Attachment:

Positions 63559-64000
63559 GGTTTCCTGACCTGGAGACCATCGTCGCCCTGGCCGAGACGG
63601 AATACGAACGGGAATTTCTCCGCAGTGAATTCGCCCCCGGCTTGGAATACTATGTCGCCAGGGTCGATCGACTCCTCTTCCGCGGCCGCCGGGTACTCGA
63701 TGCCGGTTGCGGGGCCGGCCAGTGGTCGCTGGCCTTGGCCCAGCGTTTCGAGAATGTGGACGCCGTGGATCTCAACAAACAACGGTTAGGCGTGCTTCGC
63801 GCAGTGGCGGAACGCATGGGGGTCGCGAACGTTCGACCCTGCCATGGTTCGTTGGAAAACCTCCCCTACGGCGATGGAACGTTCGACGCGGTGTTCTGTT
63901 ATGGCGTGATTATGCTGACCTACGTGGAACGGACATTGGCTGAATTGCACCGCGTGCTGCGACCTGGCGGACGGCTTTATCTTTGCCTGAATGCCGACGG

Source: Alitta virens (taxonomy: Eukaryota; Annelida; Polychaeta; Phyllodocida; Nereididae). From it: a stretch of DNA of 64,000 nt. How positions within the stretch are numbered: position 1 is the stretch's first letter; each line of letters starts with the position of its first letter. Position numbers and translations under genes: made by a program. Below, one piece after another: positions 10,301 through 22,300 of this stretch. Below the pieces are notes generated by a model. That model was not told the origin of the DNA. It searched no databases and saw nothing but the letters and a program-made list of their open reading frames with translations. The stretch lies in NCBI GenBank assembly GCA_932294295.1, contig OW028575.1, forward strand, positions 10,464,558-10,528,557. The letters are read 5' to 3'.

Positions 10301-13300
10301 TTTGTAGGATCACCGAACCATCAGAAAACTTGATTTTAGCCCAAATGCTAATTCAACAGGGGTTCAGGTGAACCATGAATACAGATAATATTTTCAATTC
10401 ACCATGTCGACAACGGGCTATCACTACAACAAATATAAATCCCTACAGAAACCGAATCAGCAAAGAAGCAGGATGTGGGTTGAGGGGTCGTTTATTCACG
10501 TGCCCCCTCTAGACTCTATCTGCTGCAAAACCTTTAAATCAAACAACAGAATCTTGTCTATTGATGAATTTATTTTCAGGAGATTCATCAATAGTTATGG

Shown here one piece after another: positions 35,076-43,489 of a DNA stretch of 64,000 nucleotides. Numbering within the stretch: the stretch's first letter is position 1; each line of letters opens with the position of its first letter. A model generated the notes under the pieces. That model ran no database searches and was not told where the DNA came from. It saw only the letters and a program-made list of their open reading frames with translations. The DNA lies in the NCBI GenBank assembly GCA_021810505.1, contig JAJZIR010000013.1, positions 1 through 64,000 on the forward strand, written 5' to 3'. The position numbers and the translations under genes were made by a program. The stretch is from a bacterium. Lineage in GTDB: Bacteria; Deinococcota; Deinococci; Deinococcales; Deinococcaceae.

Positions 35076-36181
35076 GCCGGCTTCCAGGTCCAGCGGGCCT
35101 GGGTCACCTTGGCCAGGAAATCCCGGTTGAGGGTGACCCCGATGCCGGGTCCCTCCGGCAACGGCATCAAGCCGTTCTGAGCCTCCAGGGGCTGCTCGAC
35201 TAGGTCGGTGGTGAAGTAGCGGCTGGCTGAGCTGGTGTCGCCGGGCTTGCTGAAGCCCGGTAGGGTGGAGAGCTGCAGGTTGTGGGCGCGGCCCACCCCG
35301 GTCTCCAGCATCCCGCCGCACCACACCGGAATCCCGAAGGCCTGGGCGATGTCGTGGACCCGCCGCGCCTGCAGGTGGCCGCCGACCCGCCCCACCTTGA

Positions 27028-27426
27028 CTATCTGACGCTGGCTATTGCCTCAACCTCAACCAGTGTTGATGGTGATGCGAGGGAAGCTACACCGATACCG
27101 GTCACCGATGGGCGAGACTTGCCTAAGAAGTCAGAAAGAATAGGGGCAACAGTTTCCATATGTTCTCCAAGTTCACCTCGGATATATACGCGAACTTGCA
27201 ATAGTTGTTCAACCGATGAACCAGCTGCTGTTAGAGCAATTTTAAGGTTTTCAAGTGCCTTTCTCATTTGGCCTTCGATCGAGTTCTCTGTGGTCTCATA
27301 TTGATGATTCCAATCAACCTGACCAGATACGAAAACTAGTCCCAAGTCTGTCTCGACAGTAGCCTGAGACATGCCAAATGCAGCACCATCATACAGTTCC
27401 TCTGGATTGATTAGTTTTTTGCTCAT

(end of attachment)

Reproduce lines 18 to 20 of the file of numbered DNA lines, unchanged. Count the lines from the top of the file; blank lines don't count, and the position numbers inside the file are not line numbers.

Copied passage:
Positions 27028-27426
27028 CTATCTGACGCTGGCTATTGCCTCAACCTCAACCAGTGTTGATGGTGATGCGAGGGAAGCTACACCGATACCG
27101 GTCACCGATGGGCGAGACTTGCCTAAGAAGTCAGAAAGAATAGGGGCAACAGTTTCCATATGTTCTCCAAGTTCACCTCGGATATATACGCGAACTTGCA